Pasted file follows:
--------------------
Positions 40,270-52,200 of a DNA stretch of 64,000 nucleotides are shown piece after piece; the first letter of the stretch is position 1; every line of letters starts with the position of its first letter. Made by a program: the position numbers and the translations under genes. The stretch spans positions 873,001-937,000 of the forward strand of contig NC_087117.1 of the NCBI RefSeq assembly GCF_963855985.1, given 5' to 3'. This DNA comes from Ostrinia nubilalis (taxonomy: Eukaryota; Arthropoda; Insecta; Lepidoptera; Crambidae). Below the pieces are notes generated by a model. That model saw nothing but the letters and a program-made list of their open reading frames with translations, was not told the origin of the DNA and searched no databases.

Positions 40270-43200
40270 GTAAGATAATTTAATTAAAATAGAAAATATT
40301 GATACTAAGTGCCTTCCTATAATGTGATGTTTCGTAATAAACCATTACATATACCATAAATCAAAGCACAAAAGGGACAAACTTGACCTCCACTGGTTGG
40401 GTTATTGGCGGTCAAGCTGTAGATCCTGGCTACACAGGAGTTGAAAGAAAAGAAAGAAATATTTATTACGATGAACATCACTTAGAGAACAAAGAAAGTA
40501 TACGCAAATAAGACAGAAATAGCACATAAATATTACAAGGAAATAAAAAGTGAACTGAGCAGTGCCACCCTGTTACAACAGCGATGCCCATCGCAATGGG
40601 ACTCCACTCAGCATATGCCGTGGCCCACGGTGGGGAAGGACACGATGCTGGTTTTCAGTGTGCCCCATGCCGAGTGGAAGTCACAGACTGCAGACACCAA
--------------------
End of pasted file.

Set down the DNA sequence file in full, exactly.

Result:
Positions 40,270-52,200 of a DNA stretch of 64,000 nucleotides are shown piece after piece; the first letter of the stretch is position 1; every line of letters starts with the position of its first letter. Made by a program: the position numbers and the translations under genes. The stretch spans positions 873,001-937,000 of the forward strand of contig NC_087117.1 of the NCBI RefSeq assembly GCF_963855985.1, given 5' to 3'. This DNA comes from Ostrinia nubilalis (taxonomy: Eukaryota; Arthropoda; Insecta; Lepidoptera; Crambidae). Below the pieces are notes generated by a model. That model saw nothing but the letters and a program-made list of their open reading frames with translations, was not told the origin of the DNA and searched no databases.

Positions 40270-43200
40270 GTAAGATAATTTAATTAAAATAGAAAATATT
40301 GATACTAAGTGCCTTCCTATAATGTGATGTTTCGTAATAAACCATTACATATACCATAAATCAAAGCACAAAAGGGACAAACTTGACCTCCACTGGTTGG
40401 GTTATTGGCGGTCAAGCTGTAGATCCTGGCTACACAGGAGTTGAAAGAAAAGAAAGAAATATTTATTACGATGAACATCACTTAGAGAACAAAGAAAGTA
40501 TACGCAAATAAGACAGAAATAGCACATAAATATTACAAGGAAATAAAAAGTGAACTGAGCAGTGCCACCCTGTTACAACAGCGATGCCCATCGCAATGGG
40601 ACTCCACTCAGCATATGCCGTGGCCCACGGTGGGGAAGGACACGATGCTGGTTTTCAGTGTGCCCCATGCCGAGTGGAAGTCACAGACTGCAGACACCAA